Wednesday, September 7, 2011

Reading the 'K' Sound

This lesson should be done after 'c', 'k' and 'ck' have already been introduced to the child.  You can modify it for any group of phonemes that all make the same sound.  For example, 'o', 'oe', 'ow', 'ough'.  In addition to reading, it also promotes the science skill of sorting and classifying.  A great way to encourage critical thinking!

Lesson:  Reading the 'K' Sound

Objective:  Student will read and sort words that have the 'k' sound.

Materials:  Cards that have words with 'k' sound written on them (I got mine with a curriculum I use, but you can easily make your own.  See the list below)  Post-It notes.  Writing utensil.

  1. Instruct child that today she will be finding all the different ways to read, 'K' (say the sound, not the letter name).  
  2. Show her the first card, 'cat'.  Instruct her to read it, and then ask, "What makes the 'K' sound in this word?"
  3. When she identifies the letter C, have her write a C on a Post-It note, stick the Post-It note on the table below, and place the word card beneath.
  4. Show her 'back'.  Instruct her to read it, then ask, "What makes the 'K' sound in this word?"
  5. When she identifies the phoneme, 'ck', have her write CK on a Post-It note, stick the Post-It note next to the one already on the table, and place the word card beneath.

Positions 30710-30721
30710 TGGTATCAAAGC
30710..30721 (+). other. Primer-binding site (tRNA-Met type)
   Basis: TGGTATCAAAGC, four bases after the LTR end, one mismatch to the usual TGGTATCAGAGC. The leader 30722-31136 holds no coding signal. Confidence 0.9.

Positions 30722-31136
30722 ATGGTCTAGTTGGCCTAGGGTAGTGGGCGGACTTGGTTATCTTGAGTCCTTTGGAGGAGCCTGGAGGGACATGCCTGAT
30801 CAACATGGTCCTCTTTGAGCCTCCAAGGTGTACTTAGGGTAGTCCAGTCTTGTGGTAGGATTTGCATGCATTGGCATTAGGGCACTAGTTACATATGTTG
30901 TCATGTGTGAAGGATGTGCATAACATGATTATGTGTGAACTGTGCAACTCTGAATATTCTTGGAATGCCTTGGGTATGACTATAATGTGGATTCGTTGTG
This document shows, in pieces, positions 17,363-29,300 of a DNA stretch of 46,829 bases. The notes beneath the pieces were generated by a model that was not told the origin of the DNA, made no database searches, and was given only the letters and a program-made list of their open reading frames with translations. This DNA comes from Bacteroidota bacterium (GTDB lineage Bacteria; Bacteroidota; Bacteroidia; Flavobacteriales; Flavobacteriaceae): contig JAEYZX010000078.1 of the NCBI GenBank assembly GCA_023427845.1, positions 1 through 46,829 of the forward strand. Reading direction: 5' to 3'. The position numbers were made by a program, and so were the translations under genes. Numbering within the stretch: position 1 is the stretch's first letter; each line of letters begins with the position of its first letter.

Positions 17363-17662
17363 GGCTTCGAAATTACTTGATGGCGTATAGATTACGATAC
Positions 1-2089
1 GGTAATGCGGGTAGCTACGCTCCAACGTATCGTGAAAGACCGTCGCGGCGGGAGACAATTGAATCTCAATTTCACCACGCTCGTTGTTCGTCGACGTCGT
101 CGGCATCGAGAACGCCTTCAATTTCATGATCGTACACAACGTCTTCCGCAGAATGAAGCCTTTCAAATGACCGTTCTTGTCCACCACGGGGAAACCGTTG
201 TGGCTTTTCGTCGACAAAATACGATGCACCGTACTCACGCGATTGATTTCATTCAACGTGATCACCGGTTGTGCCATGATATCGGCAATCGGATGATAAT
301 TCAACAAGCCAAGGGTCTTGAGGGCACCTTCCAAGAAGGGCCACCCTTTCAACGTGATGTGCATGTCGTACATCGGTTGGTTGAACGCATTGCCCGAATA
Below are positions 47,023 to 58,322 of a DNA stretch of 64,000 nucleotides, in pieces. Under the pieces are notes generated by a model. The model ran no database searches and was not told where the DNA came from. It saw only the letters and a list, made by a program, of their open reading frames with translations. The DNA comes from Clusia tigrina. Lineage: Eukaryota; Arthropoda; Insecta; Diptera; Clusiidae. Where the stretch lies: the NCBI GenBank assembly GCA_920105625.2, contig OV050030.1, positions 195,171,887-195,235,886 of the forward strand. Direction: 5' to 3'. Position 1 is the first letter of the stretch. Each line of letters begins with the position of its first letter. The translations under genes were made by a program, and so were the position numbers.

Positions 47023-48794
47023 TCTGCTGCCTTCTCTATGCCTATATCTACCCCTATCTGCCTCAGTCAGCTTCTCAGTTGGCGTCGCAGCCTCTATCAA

6. Show her 'kiss'.  Go through the same process as above, making a label for the 'K' and place the card beneath it.  
  7. Now go through the rest of the cards, identifying the 'K' sound in each and sorting them beneath the appropriate Post-It notes.  
  8. Sophie chose to put 'kick' and 'clock' between the labels, because they include multiple 'K' sounds.  Let your child lead on this one.  

List of 'K' words (but I'm sure you can come up with more on your own!):
  • clock
  • lock
  • can
  • cab
  • shack (don't use if you haven't introduced 'sh' yet)
  • kick
  • sock
  • cat
  • duck
  • sick
  • luck
  • tick
  • kit
  • kiss
  • tuck


  1. You could totally turn that in to a folder.

  2. Totally! I must create a folder library.